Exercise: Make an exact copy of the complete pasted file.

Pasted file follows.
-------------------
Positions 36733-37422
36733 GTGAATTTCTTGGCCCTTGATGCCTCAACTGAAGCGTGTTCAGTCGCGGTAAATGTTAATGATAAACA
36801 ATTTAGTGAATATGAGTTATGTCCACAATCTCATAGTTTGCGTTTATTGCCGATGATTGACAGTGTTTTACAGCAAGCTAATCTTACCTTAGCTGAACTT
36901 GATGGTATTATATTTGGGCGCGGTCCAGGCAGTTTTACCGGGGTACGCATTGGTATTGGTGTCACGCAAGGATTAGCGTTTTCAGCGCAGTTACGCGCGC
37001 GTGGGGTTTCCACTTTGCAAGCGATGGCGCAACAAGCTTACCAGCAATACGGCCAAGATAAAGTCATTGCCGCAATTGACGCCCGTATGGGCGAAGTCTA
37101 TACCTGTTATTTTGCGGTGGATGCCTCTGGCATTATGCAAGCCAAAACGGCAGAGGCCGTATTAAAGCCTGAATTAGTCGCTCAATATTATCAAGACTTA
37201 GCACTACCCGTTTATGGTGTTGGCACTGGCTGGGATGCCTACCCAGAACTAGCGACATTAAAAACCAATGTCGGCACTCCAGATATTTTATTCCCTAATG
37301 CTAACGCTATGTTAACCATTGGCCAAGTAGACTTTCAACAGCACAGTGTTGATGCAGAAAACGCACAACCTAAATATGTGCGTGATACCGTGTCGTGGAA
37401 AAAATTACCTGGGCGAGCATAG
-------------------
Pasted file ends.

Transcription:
Positions 36733-37422
36733 GTGAATTTCTTGGCCCTTGATGCCTCAACTGAAGCGTGTTCAGTCGCGGTAAATGTTAATGATAAACA
36801 ATTTAGTGAATATGAGTTATGTCCACAATCTCATAGTTTGCGTTTATTGCCGATGATTGACAGTGTTTTACAGCAAGCTAATCTTACCTTAGCTGAACTT
36901 GATGGTATTATATTTGGGCGCGGTCCAGGCAGTTTTACCGGGGTACGCATTGGTATTGGTGTCACGCAAGGATTAGCGTTTTCAGCGCAGTTACGCGCGC
37001 GTGGGGTTTCCACTTTGCAAGCGATGGCGCAACAAGCTTACCAGCAATACGGCCAAGATAAAGTCATTGCCGCAATTGACGCCCGTATGGGCGAAGTCTA
37101 TACCTGTTATTTTGCGGTGGATGCCTCTGGCATTATGCAAGCCAAAACGGCAGAGGCCGTATTAAAGCCTGAATTAGTCGCTCAATATTATCAAGACTTA
37201 GCACTACCCGTTTATGGTGTTGGCACTGGCTGGGATGCCTACCCAGAACTAGCGACATTAAAAACCAATGTCGGCACTCCAGATATTTTATTCCCTAATG
37301 CTAACGCTATGTTAACCATTGGCCAAGTAGACTTTCAACAGCACAGTGTTGATGCAGAAAACGCACAACCTAAATATGTGCGTGATACCGTGTCGTGGAA
37401 AAAATTACCTGGGCGAGCATAG